It’s as clear as your team’s loss on Monday with the Twins
So if you don’t want to be deflated again like your ‘67 Chevy’s tires
Why don’t you just retire?

Published in: on August 7, 2008 at 7:54 am  Leave a Comment  

Really Simple

I’ve never been able to stop myself from grabbing the ankle of an unassuming trombone player on that veritable bandwagon and clambering in when it comes to technology. When I see that somebody has a new, shiny gadget or is extoling a useful website, I have to at least give everything a shot. I can’t say where I got it, but this love for all things digital seems to have been around for… forever.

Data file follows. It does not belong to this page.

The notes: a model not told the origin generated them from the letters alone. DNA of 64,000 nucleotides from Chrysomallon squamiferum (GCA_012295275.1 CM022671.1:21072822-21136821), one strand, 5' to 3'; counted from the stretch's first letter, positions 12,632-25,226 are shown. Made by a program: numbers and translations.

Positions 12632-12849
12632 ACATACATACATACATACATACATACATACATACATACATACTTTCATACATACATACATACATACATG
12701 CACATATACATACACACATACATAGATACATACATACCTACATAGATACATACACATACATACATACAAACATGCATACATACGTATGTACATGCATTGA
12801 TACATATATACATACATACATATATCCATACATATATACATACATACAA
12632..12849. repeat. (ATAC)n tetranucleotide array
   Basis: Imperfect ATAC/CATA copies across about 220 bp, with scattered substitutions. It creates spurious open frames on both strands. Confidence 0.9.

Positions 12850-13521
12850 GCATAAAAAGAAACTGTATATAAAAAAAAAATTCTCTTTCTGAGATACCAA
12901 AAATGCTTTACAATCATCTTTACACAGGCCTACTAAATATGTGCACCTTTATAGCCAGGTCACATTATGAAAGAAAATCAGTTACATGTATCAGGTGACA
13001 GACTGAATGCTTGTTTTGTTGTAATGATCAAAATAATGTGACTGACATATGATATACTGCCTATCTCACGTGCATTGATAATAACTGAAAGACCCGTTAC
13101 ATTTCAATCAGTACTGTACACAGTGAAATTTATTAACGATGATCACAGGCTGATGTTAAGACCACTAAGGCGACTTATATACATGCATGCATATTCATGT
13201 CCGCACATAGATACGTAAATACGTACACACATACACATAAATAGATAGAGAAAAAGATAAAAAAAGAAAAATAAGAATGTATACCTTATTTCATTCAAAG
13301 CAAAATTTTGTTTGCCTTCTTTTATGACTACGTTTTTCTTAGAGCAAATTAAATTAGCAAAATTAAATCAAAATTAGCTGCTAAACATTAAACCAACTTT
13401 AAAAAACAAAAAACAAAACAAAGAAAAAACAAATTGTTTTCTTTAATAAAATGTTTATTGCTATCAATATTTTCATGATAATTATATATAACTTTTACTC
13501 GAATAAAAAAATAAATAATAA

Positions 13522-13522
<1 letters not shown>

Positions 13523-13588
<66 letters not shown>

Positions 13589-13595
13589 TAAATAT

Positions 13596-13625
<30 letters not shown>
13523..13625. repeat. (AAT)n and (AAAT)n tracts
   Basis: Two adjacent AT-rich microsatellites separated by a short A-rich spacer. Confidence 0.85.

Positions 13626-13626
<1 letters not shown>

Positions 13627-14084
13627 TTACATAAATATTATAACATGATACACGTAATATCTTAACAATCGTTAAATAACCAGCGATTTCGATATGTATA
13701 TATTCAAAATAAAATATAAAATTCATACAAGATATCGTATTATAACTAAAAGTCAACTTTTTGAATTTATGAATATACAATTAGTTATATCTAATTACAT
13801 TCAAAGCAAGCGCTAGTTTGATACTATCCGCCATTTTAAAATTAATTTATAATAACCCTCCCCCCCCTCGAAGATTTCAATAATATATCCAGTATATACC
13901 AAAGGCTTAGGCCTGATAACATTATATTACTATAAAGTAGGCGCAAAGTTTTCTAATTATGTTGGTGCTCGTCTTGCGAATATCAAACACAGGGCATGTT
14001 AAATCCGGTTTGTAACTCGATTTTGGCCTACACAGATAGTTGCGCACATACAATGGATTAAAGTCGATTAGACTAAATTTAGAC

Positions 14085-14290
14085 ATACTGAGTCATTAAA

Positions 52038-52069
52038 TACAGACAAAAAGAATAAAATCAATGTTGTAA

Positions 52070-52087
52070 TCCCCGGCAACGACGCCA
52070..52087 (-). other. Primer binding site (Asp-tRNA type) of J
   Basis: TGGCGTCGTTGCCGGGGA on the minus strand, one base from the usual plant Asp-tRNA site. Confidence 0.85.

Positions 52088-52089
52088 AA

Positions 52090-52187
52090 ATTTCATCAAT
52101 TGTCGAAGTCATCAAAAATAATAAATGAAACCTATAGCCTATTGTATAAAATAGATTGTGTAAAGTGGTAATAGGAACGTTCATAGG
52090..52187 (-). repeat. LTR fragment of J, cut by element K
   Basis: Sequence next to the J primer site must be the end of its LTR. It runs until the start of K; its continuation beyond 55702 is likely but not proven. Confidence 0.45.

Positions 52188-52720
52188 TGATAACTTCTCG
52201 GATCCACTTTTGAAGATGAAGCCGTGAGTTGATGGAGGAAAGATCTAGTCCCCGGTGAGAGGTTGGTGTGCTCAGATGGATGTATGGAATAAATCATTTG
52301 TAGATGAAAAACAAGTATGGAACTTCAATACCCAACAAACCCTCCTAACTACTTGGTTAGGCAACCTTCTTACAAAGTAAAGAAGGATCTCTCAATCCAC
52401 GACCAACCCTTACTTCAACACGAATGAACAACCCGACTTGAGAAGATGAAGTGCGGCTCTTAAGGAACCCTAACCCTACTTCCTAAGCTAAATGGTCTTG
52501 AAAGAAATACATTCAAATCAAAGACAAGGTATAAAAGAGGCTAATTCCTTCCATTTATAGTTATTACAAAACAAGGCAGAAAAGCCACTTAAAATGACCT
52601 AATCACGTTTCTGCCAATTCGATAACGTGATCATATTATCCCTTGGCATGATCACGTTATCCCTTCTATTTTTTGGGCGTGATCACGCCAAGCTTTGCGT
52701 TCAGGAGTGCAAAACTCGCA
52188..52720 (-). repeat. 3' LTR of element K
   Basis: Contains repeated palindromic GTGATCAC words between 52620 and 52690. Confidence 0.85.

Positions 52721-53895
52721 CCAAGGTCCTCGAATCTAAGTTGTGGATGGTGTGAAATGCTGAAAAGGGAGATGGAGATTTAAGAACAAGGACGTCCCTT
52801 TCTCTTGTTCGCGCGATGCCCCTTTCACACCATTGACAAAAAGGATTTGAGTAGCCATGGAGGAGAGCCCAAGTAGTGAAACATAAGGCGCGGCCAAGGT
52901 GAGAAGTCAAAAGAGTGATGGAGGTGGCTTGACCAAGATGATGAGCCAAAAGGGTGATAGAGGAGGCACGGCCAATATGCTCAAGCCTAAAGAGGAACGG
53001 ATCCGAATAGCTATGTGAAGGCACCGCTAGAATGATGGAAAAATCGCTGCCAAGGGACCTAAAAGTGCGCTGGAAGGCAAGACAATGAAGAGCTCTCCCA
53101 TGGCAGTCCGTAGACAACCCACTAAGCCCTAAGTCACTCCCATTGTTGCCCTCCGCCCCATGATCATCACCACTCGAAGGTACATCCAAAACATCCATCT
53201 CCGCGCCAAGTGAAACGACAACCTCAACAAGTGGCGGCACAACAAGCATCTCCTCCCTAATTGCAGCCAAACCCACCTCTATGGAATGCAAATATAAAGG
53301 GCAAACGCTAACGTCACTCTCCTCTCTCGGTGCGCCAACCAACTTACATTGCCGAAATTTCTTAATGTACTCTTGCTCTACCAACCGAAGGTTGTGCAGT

So when I learned about RSS feeds, I have to admit that I was entranced. Having news, personal blogs, and other odds and ends instantly materialize in a standalone program was simply too good to be true. Or so I thought. NetNewsWire is a reality, and although the currently 3,601 unread posts may be misleading, I spend way too much time using it.

If you’re curious and aren’t intimidated by technology, download either NetNewsWire for Macs or FeedDemon for Windows-based computers. You’ll be happy, too, and maybe just a little bit obsessed like me.

Published in: on August 4, 2008 at 4:54 am  Leave a Comment  

Summer’s Coming to a Close

To squeeze all the enjoyment out of what’s left of this freedom-giving, indolence-unlocking, and profusely-sweating season, put this on whenever you need some get up and go have a picnic or go biking.

The Hold Steady–Constructive Summer

Published in: on August 1, 2008 at 1:00 am  Leave a Comment